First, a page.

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Daily Yomiuri, 23/11/07

Japón: Railway passengers ignore cell phone rule

Domingo 25 de noviembre de 2007 · 1932 lecturas

Railway passengers ignore cell phone rule
The Yomiuri Shimbun

Despite railway operators requesting passengers to switch off their mobile phones near priority seats, many passengers are disregarding the rule, which is designed to prevent cell phones from having a potentially deleterious effect on certain medical devices.

All 31 major railroad operators across the country said in a Yomiuri Shimbun survey that passengers fail to follow the rules regarding mobile phones on trains.

This month, East Japan Railway Co. and private railway companies in the Tokyo metropolitan area launched a joint campaign to raise people’s awareness of the appropriate use of cell phones on trains, by placing posters at stations within the area.

But how is such misbehavior viewed by those who might be affected?

When a 57-year-old Tokyo woman who has been using a pacemaker for the past 16 years took a Keio-Inokashira Line train last month from Shimokitazawa Station bound for Shibuya, she saw a male high school student using his phone to send an e-mail while hanging onto a strap in front of the priority seat section. Ironically, the train bore a poster calling on passengers to switch off their mobiles.

After changing to the Yamanote Line to Gotanda Station, she took the Tokyu-Ikegami Line from there. Although the train was almost empty as it was the first station on the line and not in a rush hour, a young man headed straight to a priority seat and repeatedly checked his mobile.

"Priority seats are a priority in name only now, right?" the woman said sadly.

Similar scenes can be observed on the Yamanote Line on weekday mornings. Riding the line in both directions once a day for three consecutive days, a Yomiuri Shimbun reporter witnessed 102 passengers using mobile phones around priority seats in the 11-car trains. Of these, nine used their phone to chat. A suit-clad man who boarded at Hamamatsucho Station sat in a priority seat while chatting on his phone. He continued speaking for about five minutes until he alighted at Shinagawa Station, two stops from Hamamatsucho.

In its 1997 guidelines, the Electromagnetic Compatibility Conference recommended that mobile phones be used at a distance of at least 22 meters from pacemakers, as electromagnetic radiation from mobile phones may cause such medical devices to malfunction. The conference comprised the Health, Labor and Welfare Ministry as well as telecommunications and railway industry organizations.

Based on this guideline, railway operators are calling on passengers to switch off their mobile phones whenever they are near priority seats. However, The Yomiuri Shimbun’s survey of 31 major railway and subway operators across the country found they all had experienced problems related to passengers’ use of cell phones.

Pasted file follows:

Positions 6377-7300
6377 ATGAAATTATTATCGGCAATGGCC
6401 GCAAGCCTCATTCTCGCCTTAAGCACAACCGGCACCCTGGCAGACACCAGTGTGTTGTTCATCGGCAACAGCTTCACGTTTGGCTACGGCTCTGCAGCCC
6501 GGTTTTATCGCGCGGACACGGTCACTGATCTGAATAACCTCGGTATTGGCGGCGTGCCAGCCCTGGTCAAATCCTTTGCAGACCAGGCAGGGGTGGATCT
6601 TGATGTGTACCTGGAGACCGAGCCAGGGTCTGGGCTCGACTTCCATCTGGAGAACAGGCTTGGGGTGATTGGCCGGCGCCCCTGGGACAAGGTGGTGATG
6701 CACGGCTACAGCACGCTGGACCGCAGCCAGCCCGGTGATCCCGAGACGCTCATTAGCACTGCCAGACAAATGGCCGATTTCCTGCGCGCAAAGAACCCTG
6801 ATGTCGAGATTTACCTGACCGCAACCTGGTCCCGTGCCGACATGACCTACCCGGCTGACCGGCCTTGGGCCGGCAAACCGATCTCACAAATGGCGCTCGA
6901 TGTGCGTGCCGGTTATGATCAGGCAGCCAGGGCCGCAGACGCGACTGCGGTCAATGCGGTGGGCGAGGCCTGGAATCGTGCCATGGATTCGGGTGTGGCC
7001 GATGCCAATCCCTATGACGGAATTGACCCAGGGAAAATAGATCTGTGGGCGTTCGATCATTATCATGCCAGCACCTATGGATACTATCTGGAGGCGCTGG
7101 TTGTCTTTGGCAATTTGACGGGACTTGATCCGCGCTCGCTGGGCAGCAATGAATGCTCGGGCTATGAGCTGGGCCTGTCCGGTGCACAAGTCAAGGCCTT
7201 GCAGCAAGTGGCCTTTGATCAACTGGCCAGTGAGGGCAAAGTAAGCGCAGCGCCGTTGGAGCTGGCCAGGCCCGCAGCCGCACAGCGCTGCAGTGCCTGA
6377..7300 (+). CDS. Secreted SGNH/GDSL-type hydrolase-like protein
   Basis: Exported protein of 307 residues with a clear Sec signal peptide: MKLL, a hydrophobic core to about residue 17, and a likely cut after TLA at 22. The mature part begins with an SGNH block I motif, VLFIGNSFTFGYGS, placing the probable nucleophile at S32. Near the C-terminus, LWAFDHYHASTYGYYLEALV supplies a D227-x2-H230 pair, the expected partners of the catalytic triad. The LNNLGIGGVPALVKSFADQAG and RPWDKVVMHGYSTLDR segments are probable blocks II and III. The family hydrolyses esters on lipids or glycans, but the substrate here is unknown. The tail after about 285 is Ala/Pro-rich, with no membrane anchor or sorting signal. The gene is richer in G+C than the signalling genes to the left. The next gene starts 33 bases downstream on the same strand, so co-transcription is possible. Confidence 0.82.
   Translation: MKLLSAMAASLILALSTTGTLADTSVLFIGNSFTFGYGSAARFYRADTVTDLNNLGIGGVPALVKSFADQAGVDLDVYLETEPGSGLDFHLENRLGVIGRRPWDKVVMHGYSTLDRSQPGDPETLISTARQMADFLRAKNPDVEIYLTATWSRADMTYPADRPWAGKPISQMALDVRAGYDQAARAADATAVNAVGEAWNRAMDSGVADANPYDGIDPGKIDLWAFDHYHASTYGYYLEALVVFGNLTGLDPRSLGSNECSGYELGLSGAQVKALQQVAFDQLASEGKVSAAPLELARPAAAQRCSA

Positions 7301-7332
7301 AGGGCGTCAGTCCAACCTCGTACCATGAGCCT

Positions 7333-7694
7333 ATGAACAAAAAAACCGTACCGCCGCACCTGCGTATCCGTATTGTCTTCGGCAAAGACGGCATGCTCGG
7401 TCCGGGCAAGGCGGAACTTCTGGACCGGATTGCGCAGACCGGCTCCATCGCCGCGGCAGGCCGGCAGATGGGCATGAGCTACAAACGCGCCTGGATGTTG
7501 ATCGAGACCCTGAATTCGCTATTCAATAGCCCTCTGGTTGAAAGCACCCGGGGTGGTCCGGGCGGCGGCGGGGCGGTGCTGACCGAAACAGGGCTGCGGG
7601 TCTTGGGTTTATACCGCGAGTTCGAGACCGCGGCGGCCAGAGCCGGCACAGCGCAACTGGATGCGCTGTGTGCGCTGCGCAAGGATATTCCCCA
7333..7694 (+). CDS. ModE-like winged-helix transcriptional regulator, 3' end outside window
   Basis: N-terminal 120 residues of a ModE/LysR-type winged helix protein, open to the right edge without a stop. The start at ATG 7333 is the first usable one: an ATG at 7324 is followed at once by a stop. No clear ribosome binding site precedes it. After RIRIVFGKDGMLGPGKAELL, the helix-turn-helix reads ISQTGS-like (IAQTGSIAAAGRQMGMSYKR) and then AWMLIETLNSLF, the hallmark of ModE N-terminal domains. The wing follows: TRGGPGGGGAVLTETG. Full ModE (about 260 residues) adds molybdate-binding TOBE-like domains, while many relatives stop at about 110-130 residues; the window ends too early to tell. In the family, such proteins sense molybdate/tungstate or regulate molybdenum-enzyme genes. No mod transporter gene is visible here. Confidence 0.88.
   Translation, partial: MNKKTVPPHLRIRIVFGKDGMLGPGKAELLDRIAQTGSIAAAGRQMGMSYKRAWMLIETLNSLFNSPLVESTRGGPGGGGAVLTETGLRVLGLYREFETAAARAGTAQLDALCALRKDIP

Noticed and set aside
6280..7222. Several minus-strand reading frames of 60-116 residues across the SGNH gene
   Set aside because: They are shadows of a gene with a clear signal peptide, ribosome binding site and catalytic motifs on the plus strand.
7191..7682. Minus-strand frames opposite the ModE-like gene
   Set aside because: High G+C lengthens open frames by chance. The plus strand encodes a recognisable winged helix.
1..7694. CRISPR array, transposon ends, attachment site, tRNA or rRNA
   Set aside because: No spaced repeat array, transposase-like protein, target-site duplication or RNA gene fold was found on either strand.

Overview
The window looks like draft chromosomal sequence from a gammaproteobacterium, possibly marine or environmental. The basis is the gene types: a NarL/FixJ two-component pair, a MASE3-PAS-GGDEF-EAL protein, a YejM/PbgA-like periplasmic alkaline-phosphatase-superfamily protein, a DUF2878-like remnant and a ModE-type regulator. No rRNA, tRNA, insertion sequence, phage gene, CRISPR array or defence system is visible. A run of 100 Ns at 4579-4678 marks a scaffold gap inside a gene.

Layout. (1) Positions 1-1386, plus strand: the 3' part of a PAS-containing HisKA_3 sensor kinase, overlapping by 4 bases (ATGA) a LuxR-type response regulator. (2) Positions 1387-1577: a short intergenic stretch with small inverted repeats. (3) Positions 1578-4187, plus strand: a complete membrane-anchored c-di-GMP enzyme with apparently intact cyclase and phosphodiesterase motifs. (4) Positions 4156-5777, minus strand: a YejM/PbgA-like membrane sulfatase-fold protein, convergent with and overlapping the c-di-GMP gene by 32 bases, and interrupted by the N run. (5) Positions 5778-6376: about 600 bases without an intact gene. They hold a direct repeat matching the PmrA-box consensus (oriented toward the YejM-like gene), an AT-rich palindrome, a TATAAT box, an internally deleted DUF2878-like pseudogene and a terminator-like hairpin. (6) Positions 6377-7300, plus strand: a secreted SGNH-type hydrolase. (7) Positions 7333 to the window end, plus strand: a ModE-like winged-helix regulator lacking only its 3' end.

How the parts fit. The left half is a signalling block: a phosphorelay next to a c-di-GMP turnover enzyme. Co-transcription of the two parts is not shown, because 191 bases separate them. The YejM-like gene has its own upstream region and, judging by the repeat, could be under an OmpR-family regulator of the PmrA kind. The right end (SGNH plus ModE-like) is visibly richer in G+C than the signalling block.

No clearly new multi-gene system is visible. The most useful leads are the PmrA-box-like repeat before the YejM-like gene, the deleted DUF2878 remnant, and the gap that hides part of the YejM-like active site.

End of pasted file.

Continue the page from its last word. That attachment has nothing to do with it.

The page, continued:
The survey covered six JR companies, 16 major public railway companies in the Tokyo metropolitan area and the Kansai region, as well as the Tokyo metropolitan government and eight government ordinance-designated major cities that operate subways.

Sagami Railway Co. and Nagoya Railroad Co. said they had received complaints from customers about the use of mobile phones around priority seats.

Transport bureaus in Yokohama and Kobe cities, which operate subway lines, also said there had been trouble with passengers related to mobile phones.

In an effort to raise public awareness, city government-run subways in Sapporo, Sendai and Yokohama are asking passengers to switch off their mobile phones while on trains. Despite efforts including announcements and posters, many passengers seem unconcerned about sitting in priority seats and using their phones to write e-mails or play games.


Specially designated cars

In 2003, Hankyu Corp. banned the use of mobile phones in two cars of each train. However, at the end of October the firm reduced this number to one as it was found that many people kept their phones on, even in these specially designated cars.

"By focusing on one car, we intend to encourage people to strictly follow the rule and switch off their cell phones," said a Hankyu Corp. public relations department official.

In fiscal 2004, Nagoya’s city-run subway changed the locations of antennae in its stations so that second-generation NTT DoCoMo phones would have no signal on platforms and in trains, concluding that it would be too late to take countermeasures after a mobile-phone induced accident.

According to the Japanese Heart Rhythm Society, which comprises heart disease experts, no report has yet been made of pacemakers malfunctioning as a result of mobile phones.

However, a pacemaker users association is calling on the public to be more aware of people fitted with the medical device.

"Some pacemaker users complain that they feel sick whenever they see a mobile phone," said Susumu Hidaka, 77, vice chairman of the association.

"I hope people will become more considerate and turn off their cell phones, at least when they are around priority seats," he added.

(Nov. 23, 2007)

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